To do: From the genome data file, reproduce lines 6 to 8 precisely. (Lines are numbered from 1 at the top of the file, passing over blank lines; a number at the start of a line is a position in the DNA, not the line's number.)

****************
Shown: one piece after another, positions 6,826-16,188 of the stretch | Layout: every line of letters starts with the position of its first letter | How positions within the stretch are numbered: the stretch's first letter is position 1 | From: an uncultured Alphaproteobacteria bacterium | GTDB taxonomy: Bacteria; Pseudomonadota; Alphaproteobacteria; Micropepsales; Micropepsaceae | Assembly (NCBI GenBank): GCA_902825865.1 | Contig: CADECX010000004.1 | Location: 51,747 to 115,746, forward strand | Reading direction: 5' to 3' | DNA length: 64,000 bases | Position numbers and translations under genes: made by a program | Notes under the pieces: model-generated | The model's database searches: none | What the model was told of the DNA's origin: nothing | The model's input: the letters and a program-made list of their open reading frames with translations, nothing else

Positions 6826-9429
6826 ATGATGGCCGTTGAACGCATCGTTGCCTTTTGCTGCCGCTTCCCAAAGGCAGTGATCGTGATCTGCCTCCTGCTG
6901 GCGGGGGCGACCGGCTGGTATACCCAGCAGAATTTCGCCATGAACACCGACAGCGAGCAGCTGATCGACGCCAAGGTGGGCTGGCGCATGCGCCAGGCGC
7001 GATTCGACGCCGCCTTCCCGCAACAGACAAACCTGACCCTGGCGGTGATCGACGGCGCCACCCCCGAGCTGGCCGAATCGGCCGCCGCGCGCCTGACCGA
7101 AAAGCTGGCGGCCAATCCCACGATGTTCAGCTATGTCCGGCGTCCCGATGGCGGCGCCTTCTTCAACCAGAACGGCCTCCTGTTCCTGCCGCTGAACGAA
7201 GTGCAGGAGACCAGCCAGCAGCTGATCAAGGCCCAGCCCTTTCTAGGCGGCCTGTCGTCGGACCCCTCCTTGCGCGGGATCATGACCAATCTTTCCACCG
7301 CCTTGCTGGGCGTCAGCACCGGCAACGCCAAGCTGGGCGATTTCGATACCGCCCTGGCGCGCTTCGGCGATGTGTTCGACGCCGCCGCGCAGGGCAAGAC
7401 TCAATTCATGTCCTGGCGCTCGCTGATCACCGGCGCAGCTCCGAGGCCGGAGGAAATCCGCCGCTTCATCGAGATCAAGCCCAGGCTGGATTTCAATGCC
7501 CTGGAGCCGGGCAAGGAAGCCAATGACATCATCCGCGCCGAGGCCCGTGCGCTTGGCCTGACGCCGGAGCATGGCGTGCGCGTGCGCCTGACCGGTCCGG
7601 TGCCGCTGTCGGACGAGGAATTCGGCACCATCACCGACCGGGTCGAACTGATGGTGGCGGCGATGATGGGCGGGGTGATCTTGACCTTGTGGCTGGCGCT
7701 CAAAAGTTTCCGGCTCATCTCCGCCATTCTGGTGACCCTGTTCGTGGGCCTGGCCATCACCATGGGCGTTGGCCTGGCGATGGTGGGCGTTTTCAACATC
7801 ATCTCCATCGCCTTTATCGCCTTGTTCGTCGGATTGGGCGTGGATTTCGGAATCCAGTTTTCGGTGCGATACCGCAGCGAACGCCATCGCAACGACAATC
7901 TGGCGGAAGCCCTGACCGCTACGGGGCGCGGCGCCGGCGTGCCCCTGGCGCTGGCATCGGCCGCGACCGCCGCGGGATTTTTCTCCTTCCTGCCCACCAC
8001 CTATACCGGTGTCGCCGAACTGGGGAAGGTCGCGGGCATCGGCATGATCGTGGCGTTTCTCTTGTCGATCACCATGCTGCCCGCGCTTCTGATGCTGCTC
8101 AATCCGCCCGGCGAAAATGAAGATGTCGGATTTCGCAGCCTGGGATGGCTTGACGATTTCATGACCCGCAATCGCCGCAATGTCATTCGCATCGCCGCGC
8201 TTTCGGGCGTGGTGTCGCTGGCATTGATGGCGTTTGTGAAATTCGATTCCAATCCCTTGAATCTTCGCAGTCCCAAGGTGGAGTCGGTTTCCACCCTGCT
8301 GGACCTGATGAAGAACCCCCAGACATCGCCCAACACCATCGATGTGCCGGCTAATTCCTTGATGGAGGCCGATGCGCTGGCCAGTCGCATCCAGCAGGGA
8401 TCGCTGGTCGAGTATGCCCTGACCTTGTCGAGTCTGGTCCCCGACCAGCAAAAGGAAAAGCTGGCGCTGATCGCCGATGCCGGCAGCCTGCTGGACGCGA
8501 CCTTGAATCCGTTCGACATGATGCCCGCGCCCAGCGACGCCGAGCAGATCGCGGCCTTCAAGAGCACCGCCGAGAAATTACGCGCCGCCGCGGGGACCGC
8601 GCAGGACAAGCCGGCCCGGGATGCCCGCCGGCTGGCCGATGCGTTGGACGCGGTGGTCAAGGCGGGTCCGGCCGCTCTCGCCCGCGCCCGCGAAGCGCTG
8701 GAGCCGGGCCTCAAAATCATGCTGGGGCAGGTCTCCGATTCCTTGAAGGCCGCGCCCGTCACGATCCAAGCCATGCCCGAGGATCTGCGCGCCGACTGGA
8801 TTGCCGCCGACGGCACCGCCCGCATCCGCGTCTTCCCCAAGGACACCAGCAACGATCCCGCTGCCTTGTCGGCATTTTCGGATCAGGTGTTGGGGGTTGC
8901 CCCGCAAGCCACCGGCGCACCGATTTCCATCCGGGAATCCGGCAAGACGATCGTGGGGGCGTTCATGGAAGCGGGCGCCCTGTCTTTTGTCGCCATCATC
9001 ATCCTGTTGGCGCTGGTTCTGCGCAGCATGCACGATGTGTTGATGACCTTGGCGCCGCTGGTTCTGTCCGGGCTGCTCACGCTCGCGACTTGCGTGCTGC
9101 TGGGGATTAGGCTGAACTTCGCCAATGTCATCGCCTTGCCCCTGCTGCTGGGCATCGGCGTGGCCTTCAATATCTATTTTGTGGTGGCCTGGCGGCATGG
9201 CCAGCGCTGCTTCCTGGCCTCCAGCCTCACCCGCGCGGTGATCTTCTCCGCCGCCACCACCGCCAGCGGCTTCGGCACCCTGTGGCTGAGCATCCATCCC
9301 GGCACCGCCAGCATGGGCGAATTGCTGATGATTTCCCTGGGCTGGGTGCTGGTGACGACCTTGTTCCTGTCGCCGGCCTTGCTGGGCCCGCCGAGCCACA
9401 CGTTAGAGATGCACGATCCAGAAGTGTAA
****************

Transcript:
7101 AAAGCTGGCGGCCAATCCCACGATGTTCAGCTATGTCCGGCGTCCCGATGGCGGCGCCTTCTTCAACCAGAACGGCCTCCTGTTCCTGCCGCTGAACGAA
7201 GTGCAGGAGACCAGCCAGCAGCTGATCAAGGCCCAGCCCTTTCTAGGCGGCCTGTCGTCGGACCCCTCCTTGCGCGGGATCATGACCAATCTTTCCACCG
7301 CCTTGCTGGGCGTCAGCACCGGCAACGCCAAGCTGGGCGATTTCGATACCGCCCTGGCGCGCTTCGGCGATGTGTTCGACGCCGCCGCGCAGGGCAAGAC